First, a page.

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How to camp in a tropical paradise

Bora Bora, view from Bloody Mary's

If you’re like me, your experience with camping has been mainly in the mountains and not in a tropical paradise. In fact, before reading this post, it’s possible that you never considered the possibility of camping on the beach in Bora Bora. Well, now you have.

In fact, there is only one campground in Bora Bora, the third-most visited island in French Polynesia. This campground is on a sandbar called a “motu”.

Bora Bora camping on a motu

At first impression, camping in Bora Bora sounds amazing. Access to the warm weather, the shallow bay, the scenic beauty, the biodiversity of plant and animal life, and the cultural experience are all incredible. But there are two major downsides: warm night-time temperatures and lots of mosquitoes and no-see-ums.

Sleep tight

The reality is that it is difficult for most people to have a good night’s sleep while camping. That is, unless you are backpacking for a large portion of the day and are exhausted when night comes. Unless you are a thru-hiker, the sleeping bag, bed and pillow are not part of your usual nighttime routine, and good sleep can be hard to come by. Add in temperatures above 75 degrees Farenheit (24 degrees Celsius), and a good sleep can be nearly impossible.

That said, there are a few solutions: you can use a portable, rechargeable fan to keep the air moving while you sleep; you can do some heat acclimation prior to such a trip; and you can take advantage of daytime siestas.

Using a rechargeable fan is the easiest way to keep your body cool while camping in tropical climates. Just getting the air moving will help your body release any extra heat. Wade and Dani have a list of fan options, including one with “Bora” in the name!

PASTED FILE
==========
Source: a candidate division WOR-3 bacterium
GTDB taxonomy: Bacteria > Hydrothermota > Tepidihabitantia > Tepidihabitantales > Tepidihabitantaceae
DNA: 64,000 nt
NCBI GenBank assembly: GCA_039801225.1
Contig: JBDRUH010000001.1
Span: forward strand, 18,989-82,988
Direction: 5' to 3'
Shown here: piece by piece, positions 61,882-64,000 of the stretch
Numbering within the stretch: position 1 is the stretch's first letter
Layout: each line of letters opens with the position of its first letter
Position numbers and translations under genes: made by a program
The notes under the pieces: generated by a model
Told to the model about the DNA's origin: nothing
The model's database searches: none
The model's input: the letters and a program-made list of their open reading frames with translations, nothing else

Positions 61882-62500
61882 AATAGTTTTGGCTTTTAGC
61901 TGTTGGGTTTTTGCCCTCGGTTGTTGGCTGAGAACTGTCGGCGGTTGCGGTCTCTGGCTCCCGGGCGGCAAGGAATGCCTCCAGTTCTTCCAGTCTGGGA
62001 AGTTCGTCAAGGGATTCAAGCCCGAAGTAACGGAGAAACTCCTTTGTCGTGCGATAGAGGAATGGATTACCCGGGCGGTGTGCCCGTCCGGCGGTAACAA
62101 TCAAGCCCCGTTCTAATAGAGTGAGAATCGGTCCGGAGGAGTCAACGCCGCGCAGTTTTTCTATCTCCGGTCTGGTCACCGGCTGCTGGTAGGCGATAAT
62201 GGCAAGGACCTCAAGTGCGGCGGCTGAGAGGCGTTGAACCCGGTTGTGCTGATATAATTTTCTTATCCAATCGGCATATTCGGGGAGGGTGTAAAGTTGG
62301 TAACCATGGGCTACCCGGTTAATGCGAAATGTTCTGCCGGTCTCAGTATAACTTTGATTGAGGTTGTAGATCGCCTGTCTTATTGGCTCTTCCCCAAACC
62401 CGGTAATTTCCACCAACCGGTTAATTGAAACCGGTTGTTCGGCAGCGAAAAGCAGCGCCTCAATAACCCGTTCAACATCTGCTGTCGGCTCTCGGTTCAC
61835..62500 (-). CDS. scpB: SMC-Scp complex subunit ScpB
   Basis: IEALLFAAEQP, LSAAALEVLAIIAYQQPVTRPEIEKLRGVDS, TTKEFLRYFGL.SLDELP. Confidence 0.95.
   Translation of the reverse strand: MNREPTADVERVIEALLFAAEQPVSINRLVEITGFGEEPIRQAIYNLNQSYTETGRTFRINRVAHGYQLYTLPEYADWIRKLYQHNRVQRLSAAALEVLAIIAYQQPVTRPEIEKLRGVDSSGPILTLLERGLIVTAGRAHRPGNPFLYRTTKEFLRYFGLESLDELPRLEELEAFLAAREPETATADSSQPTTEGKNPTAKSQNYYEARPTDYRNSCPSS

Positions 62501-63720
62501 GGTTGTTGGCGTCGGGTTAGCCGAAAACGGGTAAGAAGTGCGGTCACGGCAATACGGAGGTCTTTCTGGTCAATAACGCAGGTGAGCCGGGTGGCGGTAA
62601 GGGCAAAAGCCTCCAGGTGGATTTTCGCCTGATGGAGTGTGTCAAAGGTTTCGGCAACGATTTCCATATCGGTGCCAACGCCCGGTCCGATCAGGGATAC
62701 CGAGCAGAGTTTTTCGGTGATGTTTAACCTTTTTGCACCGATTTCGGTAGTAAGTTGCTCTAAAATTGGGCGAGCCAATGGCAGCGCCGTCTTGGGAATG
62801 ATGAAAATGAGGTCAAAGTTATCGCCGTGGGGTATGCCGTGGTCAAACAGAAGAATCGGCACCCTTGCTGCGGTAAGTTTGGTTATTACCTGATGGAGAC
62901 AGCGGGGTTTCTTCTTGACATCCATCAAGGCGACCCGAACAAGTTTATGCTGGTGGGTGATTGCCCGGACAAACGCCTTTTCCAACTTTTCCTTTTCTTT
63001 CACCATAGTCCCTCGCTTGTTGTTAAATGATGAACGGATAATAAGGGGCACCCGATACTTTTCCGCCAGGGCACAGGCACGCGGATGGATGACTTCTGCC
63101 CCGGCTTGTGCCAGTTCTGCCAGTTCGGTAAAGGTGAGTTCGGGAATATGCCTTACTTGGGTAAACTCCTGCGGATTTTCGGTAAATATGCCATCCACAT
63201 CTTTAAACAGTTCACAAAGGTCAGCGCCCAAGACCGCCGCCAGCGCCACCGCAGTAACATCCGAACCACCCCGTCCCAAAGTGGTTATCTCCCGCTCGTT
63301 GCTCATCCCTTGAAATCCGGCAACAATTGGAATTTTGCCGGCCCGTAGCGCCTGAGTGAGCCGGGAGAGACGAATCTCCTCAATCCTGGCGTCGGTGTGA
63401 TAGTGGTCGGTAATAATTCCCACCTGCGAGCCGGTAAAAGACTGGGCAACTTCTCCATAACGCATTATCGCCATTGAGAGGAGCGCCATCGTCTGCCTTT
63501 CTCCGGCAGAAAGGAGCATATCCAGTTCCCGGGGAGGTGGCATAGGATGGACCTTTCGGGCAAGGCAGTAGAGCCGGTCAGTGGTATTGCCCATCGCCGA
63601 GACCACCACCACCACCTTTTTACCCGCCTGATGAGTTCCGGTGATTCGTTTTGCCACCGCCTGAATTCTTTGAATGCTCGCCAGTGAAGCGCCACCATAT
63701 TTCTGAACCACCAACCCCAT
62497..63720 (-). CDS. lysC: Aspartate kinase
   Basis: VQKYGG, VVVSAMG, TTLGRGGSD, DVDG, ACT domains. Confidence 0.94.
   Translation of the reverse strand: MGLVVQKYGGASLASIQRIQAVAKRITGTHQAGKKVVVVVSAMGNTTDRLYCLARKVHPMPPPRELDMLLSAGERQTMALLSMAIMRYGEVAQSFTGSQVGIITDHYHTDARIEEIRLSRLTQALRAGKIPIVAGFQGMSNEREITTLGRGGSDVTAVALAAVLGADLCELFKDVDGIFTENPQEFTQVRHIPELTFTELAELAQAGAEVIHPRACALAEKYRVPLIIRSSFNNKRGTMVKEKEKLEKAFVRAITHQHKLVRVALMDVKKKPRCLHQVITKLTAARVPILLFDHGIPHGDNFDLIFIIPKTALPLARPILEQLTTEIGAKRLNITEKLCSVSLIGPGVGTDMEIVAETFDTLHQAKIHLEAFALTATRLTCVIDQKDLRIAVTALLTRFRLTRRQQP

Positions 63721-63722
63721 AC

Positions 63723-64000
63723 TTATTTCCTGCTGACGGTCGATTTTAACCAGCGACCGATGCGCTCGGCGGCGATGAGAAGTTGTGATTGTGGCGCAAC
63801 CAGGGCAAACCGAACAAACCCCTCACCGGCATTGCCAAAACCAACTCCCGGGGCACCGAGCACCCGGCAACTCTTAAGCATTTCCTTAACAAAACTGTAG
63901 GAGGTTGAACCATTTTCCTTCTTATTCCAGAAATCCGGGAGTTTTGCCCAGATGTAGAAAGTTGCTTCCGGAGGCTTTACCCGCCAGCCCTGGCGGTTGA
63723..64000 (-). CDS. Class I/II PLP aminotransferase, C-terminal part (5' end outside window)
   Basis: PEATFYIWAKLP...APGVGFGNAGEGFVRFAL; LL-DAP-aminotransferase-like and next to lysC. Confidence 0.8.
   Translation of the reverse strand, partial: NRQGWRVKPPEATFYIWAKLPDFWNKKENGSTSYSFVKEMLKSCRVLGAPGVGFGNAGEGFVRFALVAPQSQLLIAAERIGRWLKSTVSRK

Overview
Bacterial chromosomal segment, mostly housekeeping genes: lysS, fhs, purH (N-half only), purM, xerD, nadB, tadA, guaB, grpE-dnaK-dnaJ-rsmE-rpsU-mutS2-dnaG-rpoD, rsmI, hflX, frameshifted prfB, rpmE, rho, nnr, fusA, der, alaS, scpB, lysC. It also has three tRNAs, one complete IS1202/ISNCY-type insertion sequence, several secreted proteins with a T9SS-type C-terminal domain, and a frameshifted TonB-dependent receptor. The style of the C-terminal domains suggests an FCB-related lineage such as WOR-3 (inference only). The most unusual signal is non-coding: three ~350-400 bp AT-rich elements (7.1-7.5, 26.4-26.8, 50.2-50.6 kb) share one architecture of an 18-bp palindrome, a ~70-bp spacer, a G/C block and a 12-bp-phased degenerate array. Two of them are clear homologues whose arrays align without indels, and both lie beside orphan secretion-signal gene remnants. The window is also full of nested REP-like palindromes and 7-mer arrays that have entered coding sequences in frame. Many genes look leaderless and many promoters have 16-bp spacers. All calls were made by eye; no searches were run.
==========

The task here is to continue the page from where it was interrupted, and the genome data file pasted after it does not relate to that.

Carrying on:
Heat acclimation is the process of using either warm days or time in the sauna to adapt to warm temperatures. Within weeks, you can stimulate capillary and nerve growth that are crucial for body cooling. Check out this detailed brochure by the Army Rangers for more specific information.

Lastly, daytime siestas are time-honored traditions in all tropical and subtropical climates. It has been shown that siestas are actually slightly longer in the summer in tropical climates, even though the temperatures hardly increase from the tropical winter.

Don’t let the bugs bite

Being prepared for biting bugs is a huge part of tropical comfort. You know how to prepare for this with your favorite repellent, but just in case you need ideas, here are some more options. But you may not know that another great option is a mosquito-repellent coil infused with citronella. They are the perfect, long-lasting option in the tropics that will keep bugs away for hours and are easy to pack with your luggage.

There you have it! Whether you are planning on going to Bora Bora, or the Dominican Republic, or Thailand, you now have a few tools to have a great sleep beneath the stars in a hammock or underneath the netting of a Trekker Pyramid. Let us know in the comments below if you have braved the tropics with a pack and a tent and, if so, where.

4 thoughts on “How to camp in a tropical paradise

  1. Your Camping in a tropical paradise booklet from River Country Products is a gold mine of useful information for outdoor enthusiasts. Pensacola RV Park The site takes visitors on an exotic adventure while providing helpful advice to guarantee a secure and pleasurable experience while camping in the tropics. This site is your go-to resource for turning your fantasy of camping in beautiful tropical settings into a reality.

    1. That’s great! A lot of people think you can only camp in the mountains…

  2. Thank you for the article! I live in paradise .. Costa Rica is a great place to trek !! I got great ideas here.

    1. Thank you! Costa Rica is another tropical paradise!

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